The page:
Lyft was about to shut down all California rideshare operations at the stroke of midnight, but an appeals court granted a reprieve only about 12 hours before that would have happened.
At 11:30 a.m. this morning, the Lyft app was displaying the message seen in the screenshot below: “As the result of a court order, we’ll be suspending rideshare throughout California at 11:59 PM PT on Thursday, August 20. We did everything we could to prevent this and keep Lyft available for you, but it wasn't possible to overhaul our business model and operations.” Uber, too, was making the same threat, albeit without a specific date, hour and minute attached, as the companies were being required to hire their drivers as employees under the recent California AB-5 gig worker law.
But a last-minute shocker just bought both companies at least a couple more months of business as usual, as the New York Times reports an appeals court has granted them a reprieve on the previous deadline to hire their drivers. The reprieve lasts until a separate appeal of the rideshare companies’ previous court loss is ruled upon, for which the Times notes arguments are “set for mid-October.”
latest on the standoff between Uber/Lyft and California: https://t.co/ZDiIohU5zC— kate conger (@kateconger) August 20, 2020
“We are glad that the court of appeals recognized the important questions raised in this case, and that access to these critical services won’t be cut off while we continue to advocate for drivers’ ability to work with the freedom they want,” Uber spokesperson Matt Kallman said in a statement to the Times.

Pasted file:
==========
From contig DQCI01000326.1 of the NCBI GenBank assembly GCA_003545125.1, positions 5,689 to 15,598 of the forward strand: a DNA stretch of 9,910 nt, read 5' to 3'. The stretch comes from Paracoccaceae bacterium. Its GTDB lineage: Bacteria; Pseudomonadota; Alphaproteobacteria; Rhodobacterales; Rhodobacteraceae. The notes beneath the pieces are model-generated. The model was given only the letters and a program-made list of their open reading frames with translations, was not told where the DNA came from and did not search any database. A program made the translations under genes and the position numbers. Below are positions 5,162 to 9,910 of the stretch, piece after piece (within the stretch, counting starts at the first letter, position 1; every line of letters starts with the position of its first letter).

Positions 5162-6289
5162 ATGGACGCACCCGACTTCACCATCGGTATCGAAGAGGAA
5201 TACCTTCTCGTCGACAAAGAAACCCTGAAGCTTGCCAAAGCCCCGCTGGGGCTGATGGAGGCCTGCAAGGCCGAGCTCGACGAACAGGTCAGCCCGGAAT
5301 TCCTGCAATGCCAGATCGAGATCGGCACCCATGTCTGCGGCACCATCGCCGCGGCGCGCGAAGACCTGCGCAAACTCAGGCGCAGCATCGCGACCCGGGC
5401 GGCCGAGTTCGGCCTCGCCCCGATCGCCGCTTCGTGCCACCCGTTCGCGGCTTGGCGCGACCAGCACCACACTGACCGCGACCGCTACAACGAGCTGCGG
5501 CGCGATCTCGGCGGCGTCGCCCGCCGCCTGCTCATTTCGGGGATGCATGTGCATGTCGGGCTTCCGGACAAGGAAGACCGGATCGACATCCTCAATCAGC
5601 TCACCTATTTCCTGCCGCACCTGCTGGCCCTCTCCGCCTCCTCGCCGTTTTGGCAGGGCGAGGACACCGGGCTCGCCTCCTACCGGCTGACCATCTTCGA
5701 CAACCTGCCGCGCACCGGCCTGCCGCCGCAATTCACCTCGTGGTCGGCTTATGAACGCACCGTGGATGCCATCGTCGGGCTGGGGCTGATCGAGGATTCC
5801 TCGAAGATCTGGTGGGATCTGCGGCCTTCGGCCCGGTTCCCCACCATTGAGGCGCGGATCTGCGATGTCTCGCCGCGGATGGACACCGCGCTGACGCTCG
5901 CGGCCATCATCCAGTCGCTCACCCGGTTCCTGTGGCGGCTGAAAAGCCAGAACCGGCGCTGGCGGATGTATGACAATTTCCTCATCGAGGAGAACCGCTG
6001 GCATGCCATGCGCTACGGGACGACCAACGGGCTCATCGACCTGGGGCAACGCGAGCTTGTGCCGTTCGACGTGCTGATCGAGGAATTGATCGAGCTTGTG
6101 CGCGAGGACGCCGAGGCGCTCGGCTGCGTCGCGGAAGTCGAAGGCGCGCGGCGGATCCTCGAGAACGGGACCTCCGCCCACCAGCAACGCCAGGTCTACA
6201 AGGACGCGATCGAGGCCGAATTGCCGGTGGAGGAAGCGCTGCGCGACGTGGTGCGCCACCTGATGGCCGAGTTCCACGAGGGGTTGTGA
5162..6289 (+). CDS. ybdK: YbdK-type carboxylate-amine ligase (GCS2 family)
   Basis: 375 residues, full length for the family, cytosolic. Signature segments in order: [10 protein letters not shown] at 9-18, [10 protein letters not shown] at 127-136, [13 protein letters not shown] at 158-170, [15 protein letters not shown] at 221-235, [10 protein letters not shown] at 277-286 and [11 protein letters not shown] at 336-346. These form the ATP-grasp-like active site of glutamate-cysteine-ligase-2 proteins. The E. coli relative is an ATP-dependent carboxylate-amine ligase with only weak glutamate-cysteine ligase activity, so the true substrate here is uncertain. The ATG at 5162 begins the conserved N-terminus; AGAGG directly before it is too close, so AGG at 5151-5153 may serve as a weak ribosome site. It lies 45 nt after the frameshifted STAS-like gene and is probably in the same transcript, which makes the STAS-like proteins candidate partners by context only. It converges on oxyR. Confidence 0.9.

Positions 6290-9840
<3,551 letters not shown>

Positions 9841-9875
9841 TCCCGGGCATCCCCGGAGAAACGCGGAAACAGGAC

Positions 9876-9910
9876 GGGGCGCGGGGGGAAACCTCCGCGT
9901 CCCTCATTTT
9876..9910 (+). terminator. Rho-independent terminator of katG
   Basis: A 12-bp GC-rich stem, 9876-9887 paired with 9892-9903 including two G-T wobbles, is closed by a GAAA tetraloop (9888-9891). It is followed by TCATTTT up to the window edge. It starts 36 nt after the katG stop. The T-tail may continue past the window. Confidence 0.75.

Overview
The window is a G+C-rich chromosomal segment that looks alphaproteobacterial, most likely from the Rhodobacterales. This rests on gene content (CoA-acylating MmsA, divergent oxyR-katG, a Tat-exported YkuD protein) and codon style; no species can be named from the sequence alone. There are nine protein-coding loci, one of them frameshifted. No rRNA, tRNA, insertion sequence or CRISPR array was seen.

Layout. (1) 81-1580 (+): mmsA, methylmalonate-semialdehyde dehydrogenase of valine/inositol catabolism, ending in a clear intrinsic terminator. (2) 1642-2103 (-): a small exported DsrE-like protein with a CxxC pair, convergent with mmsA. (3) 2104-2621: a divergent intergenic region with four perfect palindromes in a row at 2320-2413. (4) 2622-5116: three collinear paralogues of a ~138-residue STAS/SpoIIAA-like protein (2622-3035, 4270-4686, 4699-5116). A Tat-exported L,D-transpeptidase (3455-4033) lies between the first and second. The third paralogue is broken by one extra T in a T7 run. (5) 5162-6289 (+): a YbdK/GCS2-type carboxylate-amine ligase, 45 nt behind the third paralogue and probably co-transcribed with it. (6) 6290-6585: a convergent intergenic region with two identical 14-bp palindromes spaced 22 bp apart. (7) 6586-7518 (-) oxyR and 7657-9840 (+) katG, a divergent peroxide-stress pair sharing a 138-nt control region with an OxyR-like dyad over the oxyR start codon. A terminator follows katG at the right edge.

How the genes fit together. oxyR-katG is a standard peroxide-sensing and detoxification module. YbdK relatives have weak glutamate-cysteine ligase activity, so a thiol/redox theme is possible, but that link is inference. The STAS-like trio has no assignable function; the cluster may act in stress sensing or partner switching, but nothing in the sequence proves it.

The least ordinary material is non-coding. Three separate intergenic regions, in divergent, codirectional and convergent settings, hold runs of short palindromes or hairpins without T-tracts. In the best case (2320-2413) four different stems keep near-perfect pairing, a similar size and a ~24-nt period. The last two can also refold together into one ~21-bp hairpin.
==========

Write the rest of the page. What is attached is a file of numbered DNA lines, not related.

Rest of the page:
Uber & Lyft say they’ll have to shut down at 12am Friday because they can’t make drivers employees overnight. But they’ve had nearly a year to come up with an employment model. “The only people who put themselves against the wall have been Lyft and Uber.” https://t.co/0kzmnMtFsV— Faiz Siddiqui (@faizsays) August 19, 2020
The whole argument comes down to AB-5’s requirement that the rideshare companies make their drivers employees rather than independent contractors, which would give drivers minimum wage requirements, workers' comp, sick leave, and other benefits they currently lack. Lyft and Uber argued in court that they are “multi-sided platforms” and drivers are not a core part of their business, a claim San Francisco Superior Court Judge Ethan P. Schulman shot down last week saying it “flies in the face of economic reality and common sense.”
The ongoing legal appeals and wrangling will likely continue to wrangle, until state voters ultimately decide on the Prop. 22 measure in November, which both companies have poured at least $30 million apiece into supporting (that measure would specifically exempt delivery and rideshare drivers from AB-5). But even if that measure fails, it seems the companies have yet another backup plan. The Times reported earlier this week that both companies were looking into establishing a franchise model where the Uber and Lyft brands could be licensed out to vehicle fleets, who would then be the employers of the drivers. It sounds complicated, but Uber already does this in Germany and Spain.
In other words, just as Uber and Lyft may never be profitable in our lifetimes, they may never pay drivers minimum wage in our lifetimes, if there’s anything they can do to avoid it.
Image: @thoughtcatalog via Unsplash